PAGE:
10/3 Brief

Hakim Bey explains the concept of  the Temporary Autonomous Zone in a series of chapters that discuss ideas from power structures, conditions for TAZ, revolutions, and even music. Hakim Bey refrains from explicitly defining the TAZ in order to refrain from constructing any political dogma and instead makes a “circle around the subject” (Bey 93).

I honestly had no idea of what a TAZ  was or what it would be prior to doing this reading. From defining the word autonomous, I would obviously know that the concept would relate to the idea of self-governance, but that would be very surface level. What allows this reading to provide me with initial insight is when Bey starts asking a series of questions. Hakim Bey starts off by questioning whether or not people living in our present world will ever experience autonomy for themselves and suggests that logic and emotion “condemn such a supposition” (Bey 92).

Another thing Hakim Bey questions in the first chapter is whether or not we’ll have to wait until the entire world is freed from political control before someone can claim to know freedom, and I personally find this contemplation to be completely abstract and in some ways unrealistic. Based on my personal experiences and own education about mankind’s history in our world, I don’t personally see how a “free enclave” could be existent or possible, however I do believe that one’s viewpoint of this concept depends on their own personal definition of “freedom” and how they perceive the existence of a system. I believe autonomy could only truly work in a society where everything is completely homogenous and there is an absence of classifications or statuses to divide people.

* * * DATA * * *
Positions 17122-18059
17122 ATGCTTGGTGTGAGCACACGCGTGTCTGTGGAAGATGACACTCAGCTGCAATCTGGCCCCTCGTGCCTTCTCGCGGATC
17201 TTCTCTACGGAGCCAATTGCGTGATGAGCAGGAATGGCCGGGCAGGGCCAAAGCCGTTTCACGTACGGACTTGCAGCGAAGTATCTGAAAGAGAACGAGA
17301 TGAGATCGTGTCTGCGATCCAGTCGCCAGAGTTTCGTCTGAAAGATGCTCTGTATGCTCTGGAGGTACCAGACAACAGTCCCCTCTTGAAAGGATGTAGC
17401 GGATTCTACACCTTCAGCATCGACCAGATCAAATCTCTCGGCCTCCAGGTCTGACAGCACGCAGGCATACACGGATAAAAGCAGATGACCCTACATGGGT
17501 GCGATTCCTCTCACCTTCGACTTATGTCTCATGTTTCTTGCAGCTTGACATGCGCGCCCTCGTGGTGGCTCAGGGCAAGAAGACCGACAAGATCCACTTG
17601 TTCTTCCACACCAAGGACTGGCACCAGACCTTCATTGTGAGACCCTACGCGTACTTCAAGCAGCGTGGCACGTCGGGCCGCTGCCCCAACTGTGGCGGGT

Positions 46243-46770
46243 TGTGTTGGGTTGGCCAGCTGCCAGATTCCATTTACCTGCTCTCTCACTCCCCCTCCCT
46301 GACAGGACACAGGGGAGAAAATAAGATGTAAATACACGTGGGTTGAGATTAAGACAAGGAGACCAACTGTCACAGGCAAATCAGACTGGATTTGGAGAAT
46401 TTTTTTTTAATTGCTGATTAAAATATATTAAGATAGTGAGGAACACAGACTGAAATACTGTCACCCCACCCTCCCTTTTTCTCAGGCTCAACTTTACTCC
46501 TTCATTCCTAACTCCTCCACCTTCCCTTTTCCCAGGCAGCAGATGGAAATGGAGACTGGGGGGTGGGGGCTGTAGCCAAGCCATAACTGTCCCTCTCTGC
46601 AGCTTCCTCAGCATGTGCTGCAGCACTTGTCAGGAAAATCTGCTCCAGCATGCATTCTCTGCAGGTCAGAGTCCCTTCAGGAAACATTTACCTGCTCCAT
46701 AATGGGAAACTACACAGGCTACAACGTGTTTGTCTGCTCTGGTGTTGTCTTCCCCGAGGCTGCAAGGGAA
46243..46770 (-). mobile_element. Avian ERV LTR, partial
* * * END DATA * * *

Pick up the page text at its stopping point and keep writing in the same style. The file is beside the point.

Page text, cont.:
Hakim Bey explains in his last chapter that in order for the TAZ to emerge there must be psychological liberation from societal ideas of freedom, the counter-Net must expand, and that power along with will to power must “disappear” (Bey 118). I believe none of this can be achieved by anyone without realizing that there are ideas and systems already put in place that influence our current decisions, and for one to even consider autonomy as an option, they must first break down the pros and cons of each system along with contemplating whether or not the pros and cons of each make autonomy something worth achieving. Like all forms of power that exist in our world, autonomy is a social construct and is likely to have its own system attached to it in some way.

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